In cases like this we might feel like it’s not our place to get involved. But if it’s not our place, whose place is it? Is it possible that we’re too concerned with minimizing conflict and keeping social interaction smooth? I’m not suggesting we always open our mouths because, in reality, some things are better left unsaid. There are times when “loose lips sink ships.” But there are also times when things are better said. For instance, like this campaign says, drinking and driving should never be the elephant in the room.
In a very powerful point, Zerubavel reminds us that silence, in some cases, is consent. If we don’t say anything, we essentially condone improper behavior and the person responsible for it might view his or her actions as acceptable. He gives the example of a woman who pretends not to notice that her husband is molesting their daughter. As he says, her silence enables the abuse because it conveys approval. Zerubavel uses the phrase “conspiracy of silence” to describe this type of situation.
Silence prevents us from confronting (and consequently solving) problems and controversial issues. Breaking a conspiracy of silence can start with an acknowledgment that an issue (an “elephant”) is present and will not go away by itself. This is why, as the author explains, breaking silence can be a moral act.
In the beginning of the book, he provides a quote from Martin Luther King, Jr.: “We will have to repent in this generation not merely for the hateful words and actions of the bad people but for the appalling silence of the good people.” A quote from Martin Luther King, Jr. is appropriate because he exemplifies the importance of not keeping quiet in the face of inequality and injustice. Indeed, civil rights leaders usually don’t look the other way and they actually do rock the boat.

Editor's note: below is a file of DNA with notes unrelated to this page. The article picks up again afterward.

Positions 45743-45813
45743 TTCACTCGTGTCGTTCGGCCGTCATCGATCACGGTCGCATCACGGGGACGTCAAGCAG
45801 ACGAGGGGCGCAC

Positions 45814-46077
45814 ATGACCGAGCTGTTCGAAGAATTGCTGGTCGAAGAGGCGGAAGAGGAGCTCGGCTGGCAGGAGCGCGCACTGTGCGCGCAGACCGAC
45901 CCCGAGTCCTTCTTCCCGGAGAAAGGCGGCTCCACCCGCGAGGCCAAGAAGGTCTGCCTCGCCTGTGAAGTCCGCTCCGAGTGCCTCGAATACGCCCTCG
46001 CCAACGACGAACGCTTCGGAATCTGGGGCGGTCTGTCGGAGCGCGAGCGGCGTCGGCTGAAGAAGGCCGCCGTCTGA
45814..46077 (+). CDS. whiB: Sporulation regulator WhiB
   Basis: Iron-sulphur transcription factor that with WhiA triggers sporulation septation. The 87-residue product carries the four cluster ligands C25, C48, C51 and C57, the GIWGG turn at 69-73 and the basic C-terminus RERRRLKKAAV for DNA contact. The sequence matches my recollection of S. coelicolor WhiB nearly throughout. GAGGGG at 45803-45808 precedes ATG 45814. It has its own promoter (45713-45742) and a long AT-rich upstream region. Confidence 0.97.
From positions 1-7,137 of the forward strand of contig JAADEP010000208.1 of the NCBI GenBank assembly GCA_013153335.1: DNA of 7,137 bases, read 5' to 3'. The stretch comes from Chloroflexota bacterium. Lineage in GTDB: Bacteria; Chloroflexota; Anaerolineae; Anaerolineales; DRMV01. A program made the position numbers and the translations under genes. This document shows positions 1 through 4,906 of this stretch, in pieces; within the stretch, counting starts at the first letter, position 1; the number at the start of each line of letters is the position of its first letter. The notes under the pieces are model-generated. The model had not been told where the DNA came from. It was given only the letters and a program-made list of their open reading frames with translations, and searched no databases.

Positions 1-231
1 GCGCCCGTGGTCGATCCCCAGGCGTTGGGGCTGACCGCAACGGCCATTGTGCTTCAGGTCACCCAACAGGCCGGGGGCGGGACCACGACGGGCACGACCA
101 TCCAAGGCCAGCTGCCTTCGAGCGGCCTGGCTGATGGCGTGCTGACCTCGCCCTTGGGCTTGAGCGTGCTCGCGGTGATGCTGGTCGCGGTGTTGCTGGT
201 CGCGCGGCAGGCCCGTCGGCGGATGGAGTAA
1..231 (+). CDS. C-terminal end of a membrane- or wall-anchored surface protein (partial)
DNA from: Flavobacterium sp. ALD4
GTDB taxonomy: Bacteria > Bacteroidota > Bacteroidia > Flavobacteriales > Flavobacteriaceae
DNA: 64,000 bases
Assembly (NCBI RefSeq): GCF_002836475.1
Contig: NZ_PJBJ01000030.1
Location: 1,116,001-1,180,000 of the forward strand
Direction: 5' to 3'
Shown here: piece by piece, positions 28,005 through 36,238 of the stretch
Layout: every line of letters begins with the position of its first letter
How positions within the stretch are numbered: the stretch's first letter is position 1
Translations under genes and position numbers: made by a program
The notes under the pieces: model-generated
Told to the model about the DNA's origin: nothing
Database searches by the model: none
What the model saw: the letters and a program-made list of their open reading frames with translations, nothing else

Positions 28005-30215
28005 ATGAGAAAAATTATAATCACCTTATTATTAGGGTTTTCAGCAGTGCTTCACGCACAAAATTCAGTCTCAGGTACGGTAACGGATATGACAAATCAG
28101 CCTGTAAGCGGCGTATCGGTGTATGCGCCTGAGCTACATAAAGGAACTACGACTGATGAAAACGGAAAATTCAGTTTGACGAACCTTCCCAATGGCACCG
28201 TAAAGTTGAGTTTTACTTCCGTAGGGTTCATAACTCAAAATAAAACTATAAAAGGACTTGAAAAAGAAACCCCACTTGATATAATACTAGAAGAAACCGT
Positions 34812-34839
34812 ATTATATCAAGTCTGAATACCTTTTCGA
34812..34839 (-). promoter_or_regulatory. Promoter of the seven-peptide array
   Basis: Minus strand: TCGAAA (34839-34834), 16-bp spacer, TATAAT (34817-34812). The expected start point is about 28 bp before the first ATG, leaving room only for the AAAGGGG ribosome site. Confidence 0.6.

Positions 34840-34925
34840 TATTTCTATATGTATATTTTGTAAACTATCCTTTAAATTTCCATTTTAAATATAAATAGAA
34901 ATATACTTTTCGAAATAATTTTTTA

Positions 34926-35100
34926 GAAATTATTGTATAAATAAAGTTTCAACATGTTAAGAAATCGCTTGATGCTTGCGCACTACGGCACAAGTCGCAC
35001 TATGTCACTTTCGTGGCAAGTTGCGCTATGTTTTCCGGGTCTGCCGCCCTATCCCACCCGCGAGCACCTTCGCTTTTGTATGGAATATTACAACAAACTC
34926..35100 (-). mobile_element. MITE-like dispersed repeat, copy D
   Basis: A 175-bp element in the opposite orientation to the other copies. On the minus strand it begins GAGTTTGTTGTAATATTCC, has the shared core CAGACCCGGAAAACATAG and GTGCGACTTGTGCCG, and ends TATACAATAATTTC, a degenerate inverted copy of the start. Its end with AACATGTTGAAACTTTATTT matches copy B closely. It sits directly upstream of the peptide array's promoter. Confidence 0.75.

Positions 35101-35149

And society is better off for many a leader having challenged the status quo. We can’t forget the fact that disrupting the existing order is a key ingredient in facilitating social change. The quote is so powerful because it implies that it’s not enough to not be a bad person. The so-called “good people” who don’t say or do anything about cruel behavior or longstanding social problems can be thought of as tacitly condoning the misdeeds of others and accepting the consequences of unsolved problems.
We aren’t powerless in the face of disturbing situations or intimidating societal problems. People who engage in protests are an example of people who don’t look the other way. And some people do tackle problems and troubling issues, such as an employee who confronts company wrongdoing (a so-called “whistleblower”). For example, The Insider is a movie about a scientist who takes on the tobacco industry because he knew nicotine is more dangerous and addicting than the industry claimed. Another example of someone who does not ignore an elephant is a person who organizes an intervention to deal with a family member’s drug addiction. Watch any episode of Intervention and you’ll see it isn’t easy to break the silence about a family member whose life has spiraled out of control.
Of course, not all of the examples I mention are equivalent. A couple who has trouble getting pregnant is obviously very different from a man who molests a child. How we respond in troubling situations (and whether we say anything) will often depend on a variety of factors. Furthermore, we can’t protest all of the world’s problems all of the time. But the common point in the examples is that we may too often err on the side of silence. Maybe we shouldn’t be so quick to button our lips. Maybe we should take a more active role in fighting the problems that surround us.
There’s so much to learn from reading The Elephant in the Room. It’s one of those books that can change the way you think, and it might even change the way you act.